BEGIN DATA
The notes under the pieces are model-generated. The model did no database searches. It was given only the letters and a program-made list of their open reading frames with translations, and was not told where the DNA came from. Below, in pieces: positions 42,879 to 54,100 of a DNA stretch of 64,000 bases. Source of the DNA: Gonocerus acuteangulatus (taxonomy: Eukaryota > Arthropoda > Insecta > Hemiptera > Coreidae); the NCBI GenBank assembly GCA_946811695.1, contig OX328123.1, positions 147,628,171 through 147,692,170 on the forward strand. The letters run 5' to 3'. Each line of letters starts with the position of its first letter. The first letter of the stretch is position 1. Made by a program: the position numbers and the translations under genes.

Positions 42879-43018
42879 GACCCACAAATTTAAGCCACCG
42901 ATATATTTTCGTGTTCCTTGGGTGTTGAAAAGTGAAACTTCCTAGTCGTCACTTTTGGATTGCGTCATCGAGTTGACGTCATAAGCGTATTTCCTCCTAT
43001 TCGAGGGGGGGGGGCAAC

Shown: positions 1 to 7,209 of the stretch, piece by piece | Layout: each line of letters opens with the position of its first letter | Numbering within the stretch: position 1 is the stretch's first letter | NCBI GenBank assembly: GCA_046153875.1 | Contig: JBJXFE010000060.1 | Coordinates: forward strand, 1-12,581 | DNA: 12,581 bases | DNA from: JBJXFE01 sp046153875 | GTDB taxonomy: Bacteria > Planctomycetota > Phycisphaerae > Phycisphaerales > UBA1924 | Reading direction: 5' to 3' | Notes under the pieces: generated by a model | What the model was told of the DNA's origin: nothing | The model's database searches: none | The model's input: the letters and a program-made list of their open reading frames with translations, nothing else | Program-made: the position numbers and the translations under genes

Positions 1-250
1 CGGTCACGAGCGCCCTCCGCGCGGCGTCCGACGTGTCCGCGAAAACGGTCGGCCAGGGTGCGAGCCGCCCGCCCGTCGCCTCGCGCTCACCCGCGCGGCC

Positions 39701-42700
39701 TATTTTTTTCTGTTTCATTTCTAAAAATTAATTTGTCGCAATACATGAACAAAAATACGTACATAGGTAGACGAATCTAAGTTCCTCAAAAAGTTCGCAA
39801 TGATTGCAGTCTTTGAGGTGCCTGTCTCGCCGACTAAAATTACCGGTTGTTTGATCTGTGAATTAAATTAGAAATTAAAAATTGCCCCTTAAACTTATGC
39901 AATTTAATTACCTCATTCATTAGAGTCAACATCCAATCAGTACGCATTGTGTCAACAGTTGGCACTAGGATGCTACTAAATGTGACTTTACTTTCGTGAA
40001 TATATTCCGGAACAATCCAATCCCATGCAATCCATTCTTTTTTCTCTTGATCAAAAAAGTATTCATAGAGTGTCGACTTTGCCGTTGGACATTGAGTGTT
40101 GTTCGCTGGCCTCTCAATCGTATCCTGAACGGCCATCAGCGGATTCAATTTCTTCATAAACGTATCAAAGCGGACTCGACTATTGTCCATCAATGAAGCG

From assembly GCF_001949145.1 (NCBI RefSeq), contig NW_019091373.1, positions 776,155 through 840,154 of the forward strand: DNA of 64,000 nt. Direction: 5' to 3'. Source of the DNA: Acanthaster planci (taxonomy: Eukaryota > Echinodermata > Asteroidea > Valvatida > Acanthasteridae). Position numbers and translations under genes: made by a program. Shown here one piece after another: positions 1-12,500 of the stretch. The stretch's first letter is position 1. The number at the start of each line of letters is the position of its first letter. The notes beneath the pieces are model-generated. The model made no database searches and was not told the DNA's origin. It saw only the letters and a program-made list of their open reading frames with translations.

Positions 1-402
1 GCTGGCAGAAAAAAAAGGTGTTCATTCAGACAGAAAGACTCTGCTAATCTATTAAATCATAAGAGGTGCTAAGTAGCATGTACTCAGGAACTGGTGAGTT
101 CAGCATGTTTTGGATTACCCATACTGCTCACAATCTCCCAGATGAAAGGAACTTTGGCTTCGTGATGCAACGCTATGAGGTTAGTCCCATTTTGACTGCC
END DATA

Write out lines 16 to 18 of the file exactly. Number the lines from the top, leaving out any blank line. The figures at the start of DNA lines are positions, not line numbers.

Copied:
Positions 1-402
1 GCTGGCAGAAAAAAAAGGTGTTCATTCAGACAGAAAGACTCTGCTAATCTATTAAATCATAAGAGGTGCTAAGTAGCATGTACTCAGGAACTGGTGAGTT
101 CAGCATGTTTTGGATTACCCATACTGCTCACAATCTCCCAGATGAAAGGAACTTTGGCTTCGTGATGCAACGCTATGAGGTTAGTCCCATTTTGACTGCC